Sunday, May 17, 2015

Harris returns to Midnight with page-turning 'Day Shift'

            Call it Bon Temps withdrawals but I had some doubts about Charlaine Harris’s new series set in Midnight, Texas. Even after I had read the first book in the series, “Midnight Crossroad,” I wasn’t sure I would be as enthralled with this series as I was her Sookie Stackhouse best-selling series, one you might recognize as the basis to the “True Blood” series on HBO.
            And yet after reading “Midnight Crossroad,” I couldn’t get the characters out of my head.
            The second book in her “Midnight, Texas” series has just been published and “Day Shift” continues the antics of a small but eclectic group of people who live and work in the tiny crossroads known as Midnight, a town somewhere outside of Dallas. I found myself thrilled to be back in their midst and the book captivates better than the first.
            The story begins when the main character — even though it’s an ensemble cast — psychic Manfred Bernardo visiting a tony suburb of Dallas to have face-to-face readings with some clients. His Midnight neighbor, the secretive and beautiful Olivia Charity, is also in the hotel and suspiciously involved in a murder that happens there.
            When one of Manfred’s clients keels over dead, things get really interesting.
            “Day Shift” deals with the fallout of both murders and its effect on the sleepy town where its peculiar residents want to remain out of the public eye. There’s also a new kid in town who’s odd in his own way and under the protection of the equally abnormal “Rev” who operates a pet cemetery and chapel. The abandoned hotel gets a makeover but the owners appear to have ulterior motives. And one of the hotel’s visitors has unique paranormal gifts.
            All of these activities, naturally, come to a head in this paranormal mystery series.
            Stackhouse lovers will be happy to note that two characters from that series make appearances in Midnight, allowing Harris to slightly tie the books together.
            Now, I’m hooked. Can’t wait until next May so I can return to Midnight, Texas.
     
New releases
            Jessie McCormick grew up a sharecropper’s daughter in Lucky, Louisiana, wishing for pearls and a good education, things her family’s meager income couldn’t afford. One of the wedding gifts her parents received was Pearl, “a reddish-brown jersey cow with a soft, leathery nose and wise, walnut eyes,” which became Jessie’s friend. Jessie’s story, told in a novel-like fashion by Patti Lacy, a graduate of Neville High School, and Sara Richardson, a Colorado author, make up “Jessie’s Pearls: A Memoir,” about growing up and dreaming of a better life. The book follows Jessie McCormick’s life through the Depression, war years and on into the tumultuous 1960s. The authors will discuss “Jessie’s Pearls” at 12:30 p.m. Thursday at the Louise Williams Branch Library in West Monroe.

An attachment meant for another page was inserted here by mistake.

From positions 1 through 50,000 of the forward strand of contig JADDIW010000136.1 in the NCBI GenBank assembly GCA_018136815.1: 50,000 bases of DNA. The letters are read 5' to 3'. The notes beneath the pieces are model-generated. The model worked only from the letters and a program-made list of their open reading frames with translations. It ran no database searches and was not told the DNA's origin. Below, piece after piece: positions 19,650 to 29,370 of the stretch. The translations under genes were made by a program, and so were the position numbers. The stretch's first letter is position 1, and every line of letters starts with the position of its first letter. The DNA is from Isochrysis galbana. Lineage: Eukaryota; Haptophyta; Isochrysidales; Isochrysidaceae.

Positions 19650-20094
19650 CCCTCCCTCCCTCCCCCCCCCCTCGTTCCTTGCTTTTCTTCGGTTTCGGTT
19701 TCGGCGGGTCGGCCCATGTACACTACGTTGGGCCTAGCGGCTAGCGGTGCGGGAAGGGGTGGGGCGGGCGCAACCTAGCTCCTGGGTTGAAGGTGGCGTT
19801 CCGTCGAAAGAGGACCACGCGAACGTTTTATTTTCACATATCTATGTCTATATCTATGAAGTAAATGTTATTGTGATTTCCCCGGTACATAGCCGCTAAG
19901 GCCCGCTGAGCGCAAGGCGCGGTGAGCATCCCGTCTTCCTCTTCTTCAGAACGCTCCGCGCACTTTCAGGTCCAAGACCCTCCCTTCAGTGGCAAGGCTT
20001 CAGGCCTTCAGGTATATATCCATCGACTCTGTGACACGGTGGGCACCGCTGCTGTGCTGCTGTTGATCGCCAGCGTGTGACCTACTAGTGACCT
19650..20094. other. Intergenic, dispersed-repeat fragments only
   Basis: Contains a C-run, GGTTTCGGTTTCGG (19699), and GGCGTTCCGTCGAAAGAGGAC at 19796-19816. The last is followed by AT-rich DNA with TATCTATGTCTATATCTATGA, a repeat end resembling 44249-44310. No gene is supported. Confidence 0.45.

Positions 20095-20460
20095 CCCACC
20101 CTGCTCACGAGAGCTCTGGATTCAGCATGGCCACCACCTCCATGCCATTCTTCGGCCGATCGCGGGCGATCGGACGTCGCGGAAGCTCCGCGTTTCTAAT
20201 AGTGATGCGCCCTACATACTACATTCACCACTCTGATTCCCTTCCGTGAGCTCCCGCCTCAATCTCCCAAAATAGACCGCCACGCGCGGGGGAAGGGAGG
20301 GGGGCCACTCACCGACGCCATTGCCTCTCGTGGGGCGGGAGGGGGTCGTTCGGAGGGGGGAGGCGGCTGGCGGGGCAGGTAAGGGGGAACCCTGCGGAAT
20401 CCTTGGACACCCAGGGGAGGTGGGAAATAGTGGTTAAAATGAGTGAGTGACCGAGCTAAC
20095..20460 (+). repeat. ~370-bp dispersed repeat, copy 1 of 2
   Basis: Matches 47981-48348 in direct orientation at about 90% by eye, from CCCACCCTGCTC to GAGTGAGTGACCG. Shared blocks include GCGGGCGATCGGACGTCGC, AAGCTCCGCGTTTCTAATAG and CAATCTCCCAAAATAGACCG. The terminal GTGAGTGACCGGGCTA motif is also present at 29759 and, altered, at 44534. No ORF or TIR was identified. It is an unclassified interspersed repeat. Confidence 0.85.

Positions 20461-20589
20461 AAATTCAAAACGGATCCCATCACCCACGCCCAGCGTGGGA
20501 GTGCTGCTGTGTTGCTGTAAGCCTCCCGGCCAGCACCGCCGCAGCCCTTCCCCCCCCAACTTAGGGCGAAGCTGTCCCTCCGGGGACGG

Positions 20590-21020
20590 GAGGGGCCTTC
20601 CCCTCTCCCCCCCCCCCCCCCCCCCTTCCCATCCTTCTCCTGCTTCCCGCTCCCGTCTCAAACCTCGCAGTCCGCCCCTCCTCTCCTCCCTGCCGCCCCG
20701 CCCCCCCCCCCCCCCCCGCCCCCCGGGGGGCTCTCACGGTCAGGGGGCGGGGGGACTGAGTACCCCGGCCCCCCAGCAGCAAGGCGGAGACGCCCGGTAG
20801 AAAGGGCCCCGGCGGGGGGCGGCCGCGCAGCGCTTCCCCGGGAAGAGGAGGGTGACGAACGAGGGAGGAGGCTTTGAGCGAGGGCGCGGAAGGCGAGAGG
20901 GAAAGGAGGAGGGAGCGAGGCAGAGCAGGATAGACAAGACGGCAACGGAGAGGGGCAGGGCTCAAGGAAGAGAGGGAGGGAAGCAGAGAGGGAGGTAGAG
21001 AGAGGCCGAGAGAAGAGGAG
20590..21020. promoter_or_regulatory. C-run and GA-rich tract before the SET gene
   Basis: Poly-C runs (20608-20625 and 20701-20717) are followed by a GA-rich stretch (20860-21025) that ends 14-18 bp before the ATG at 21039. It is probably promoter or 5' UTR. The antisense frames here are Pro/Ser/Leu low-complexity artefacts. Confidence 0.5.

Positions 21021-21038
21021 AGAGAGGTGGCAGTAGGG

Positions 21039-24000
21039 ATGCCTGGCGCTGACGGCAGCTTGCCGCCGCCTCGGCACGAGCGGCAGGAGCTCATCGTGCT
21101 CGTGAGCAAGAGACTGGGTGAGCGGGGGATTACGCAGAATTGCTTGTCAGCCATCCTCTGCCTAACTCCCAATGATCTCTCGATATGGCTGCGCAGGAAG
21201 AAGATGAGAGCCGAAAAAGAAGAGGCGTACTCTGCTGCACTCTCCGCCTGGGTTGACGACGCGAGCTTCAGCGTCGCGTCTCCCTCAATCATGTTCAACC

Mississippi Press
            Out this month from the University of Mississippi Press is “Conversations with Michael Chabon,” 18 interviews with the renowned author edited by Brannon Costello of Baton Rouge. Costello is associate professor of English and director of the Master of Arts in Liberal Arts program at LSU.
            Anna Servaes of Youngsville, who teaches French and Spanish at Schools of the Sacred Heart in Grand Coteau, has published “Franco-American Identity, Community and La Guiannée.”
            Now in paperback is Peggy Frankland and Susan Tucker’s “Women Pioneers of the Louisiana Environmental Movement.” Frankland is a native of Sulphur and has served environmentalism in many capacities. Tucker is from New Orleans and curator of books and records at the Newcomb College Center for Research on Women at Tulane. She is the author of “Telling Memories among Southern Women.”

Book events
            The Faulkner House Books and the Faulkner Society will have a launch party for Irvin Mayfield's new book about music and musicians, including his own stories, and seven CDs of music, at 5:30 p.m. Tuesday at the Cabildo in New Orleans. “Irvin Mayfield's New Orleans Jazz Playhouse” is introduced by author and journalist Walter Isaacson with a foreword by Louisiana author Ernest Gaines and an afterword by Wynton Marsalis. There will be free cocktail refreshments and finger food. To reserve your copy of the book in advance, call Faulkner House Books with credit card information at (504) 524-2940. Please e-mail the Faulkner Society, faulkhouse@aol.com, to reserve a place.
            Warren and Mary Perrin, editors of “Acadie Then and Now: A People’s History,” will speak about their new book at noon Wednesday at the Houma Rotary Club. For more information, call 233-5832, or email perrin@plddo.com.
            The Bayou Writers’ Group of Lake Charles is hosting a Literary Reading Night of prose and poetry from 7:30 p.m. to 9 p.m. Friday at Stellar Beans Coffee and Edibles in Lake Charles. Sign up to participate through their web site, www.bayouwritersgroup.com.

Louisiana Book News is written by Cheré Coen, the author of “Forest Hill, Louisiana: A Bloom Town History,” Haunted Lafayette, Louisiana” and “ExploringCajun Country: A Historic Guide to Acadiana” and co-author of “Magic’s in the Bag: Creating Spellbinding Gris Gris Bags and Sachets.” Write her at cherecoen@gmail.com.